Coming to the decision to get divorced can be a difficult decision for a couple and the family. While an impending divorce can be very stressful, there are several things that you should do prior to filing for divorce in order to make the process go smoother. If you're planning on a divorce in the near future, take the following steps:
Interview Divorce Attorneys in Your Area
Prior to filing for divorce, it is also in your best interest to hire an experienced divorce attorney. The best way to do this is by interviewing several divorce attorneys to find out their fees and how they handle divorce cases. Division of assets, spousal support, child support, and custody arrangements all important details of a divorce and your outcomes can depend on a lot of your attorney and his or her skills.
Gather Important Documents
A huge part of the divorce process is dividing both assets and debts. In order to do this, your attorney will need documentation of both what you and your spouse jointly own and what debts you both carry. You will need to gather tax returns, bank statements, mortgage paperwork, credit card bills, and 401(k) statements. Having all of this information gathered prior to seeing your attorney and filing for divorce can speed up the process.
Determine Child Custody Goals
If you and your spouse are amicable, it is a good idea to sit down and discuss your goals for custody of your shared children. A divorce can be a lot easier when a couple can come to an agreement in regards to physical and legal custody of minor children. Ideally, you and your spouse should develop a child custody plan that allows the children to spend ample time with each parent and also takes into account time off for school and holidays.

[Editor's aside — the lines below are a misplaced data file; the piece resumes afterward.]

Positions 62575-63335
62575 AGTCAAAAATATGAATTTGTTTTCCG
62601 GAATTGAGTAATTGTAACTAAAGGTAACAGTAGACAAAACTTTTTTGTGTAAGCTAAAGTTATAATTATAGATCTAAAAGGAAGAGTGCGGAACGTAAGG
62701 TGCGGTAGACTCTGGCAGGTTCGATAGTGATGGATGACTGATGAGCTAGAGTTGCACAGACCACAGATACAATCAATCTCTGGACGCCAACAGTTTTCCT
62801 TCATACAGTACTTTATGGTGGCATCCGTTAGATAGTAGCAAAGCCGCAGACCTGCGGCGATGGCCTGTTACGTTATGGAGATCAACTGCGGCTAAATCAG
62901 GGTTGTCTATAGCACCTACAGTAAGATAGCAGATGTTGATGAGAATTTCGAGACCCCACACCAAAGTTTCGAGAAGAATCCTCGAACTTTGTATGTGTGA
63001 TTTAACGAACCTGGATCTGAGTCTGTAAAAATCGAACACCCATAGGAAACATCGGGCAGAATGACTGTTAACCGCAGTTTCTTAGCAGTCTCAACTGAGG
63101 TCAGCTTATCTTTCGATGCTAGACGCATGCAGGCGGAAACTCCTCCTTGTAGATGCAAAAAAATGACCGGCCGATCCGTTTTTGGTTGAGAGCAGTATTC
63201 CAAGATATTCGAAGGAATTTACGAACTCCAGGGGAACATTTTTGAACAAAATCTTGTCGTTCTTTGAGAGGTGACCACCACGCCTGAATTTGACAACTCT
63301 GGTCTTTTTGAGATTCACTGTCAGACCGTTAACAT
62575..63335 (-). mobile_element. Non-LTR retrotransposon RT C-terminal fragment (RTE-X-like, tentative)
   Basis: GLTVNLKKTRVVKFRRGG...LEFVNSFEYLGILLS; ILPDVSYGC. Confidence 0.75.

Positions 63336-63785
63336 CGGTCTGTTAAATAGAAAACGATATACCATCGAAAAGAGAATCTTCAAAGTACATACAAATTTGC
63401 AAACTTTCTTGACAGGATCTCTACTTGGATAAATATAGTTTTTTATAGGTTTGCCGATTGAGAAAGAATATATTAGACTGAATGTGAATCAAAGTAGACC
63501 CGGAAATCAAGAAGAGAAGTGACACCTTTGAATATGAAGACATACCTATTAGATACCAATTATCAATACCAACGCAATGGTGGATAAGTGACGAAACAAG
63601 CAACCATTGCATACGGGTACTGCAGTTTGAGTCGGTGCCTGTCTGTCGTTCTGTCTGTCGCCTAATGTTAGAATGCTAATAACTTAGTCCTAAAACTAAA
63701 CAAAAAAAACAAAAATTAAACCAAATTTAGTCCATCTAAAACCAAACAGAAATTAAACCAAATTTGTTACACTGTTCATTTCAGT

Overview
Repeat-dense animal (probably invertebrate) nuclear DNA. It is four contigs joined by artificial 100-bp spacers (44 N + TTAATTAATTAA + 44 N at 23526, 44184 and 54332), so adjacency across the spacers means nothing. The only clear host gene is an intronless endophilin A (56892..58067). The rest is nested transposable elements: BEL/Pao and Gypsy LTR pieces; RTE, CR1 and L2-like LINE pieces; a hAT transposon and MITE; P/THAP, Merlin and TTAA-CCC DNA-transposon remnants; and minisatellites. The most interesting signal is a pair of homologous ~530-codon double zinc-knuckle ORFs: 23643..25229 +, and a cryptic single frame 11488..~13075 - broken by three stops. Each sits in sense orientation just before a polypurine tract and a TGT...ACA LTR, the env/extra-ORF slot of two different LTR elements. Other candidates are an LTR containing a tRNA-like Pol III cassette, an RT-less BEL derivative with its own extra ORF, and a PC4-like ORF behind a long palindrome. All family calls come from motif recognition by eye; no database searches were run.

Know Where You're Going to Live
Before filing for divorce, you need to think long and hard about your living situation. You and your spouse will need to decide if you will live in the same house during the divorce proceedings or if one of you will move out. It is also important to think long-term and figure out where you will live after the divorce is final. In many cases, the court will require a jointly owned home to be sold and profits divided, or one spouse will have to buy out the other in order to keep the house.
Contact local family divorce attorneys for more information and assistance.Share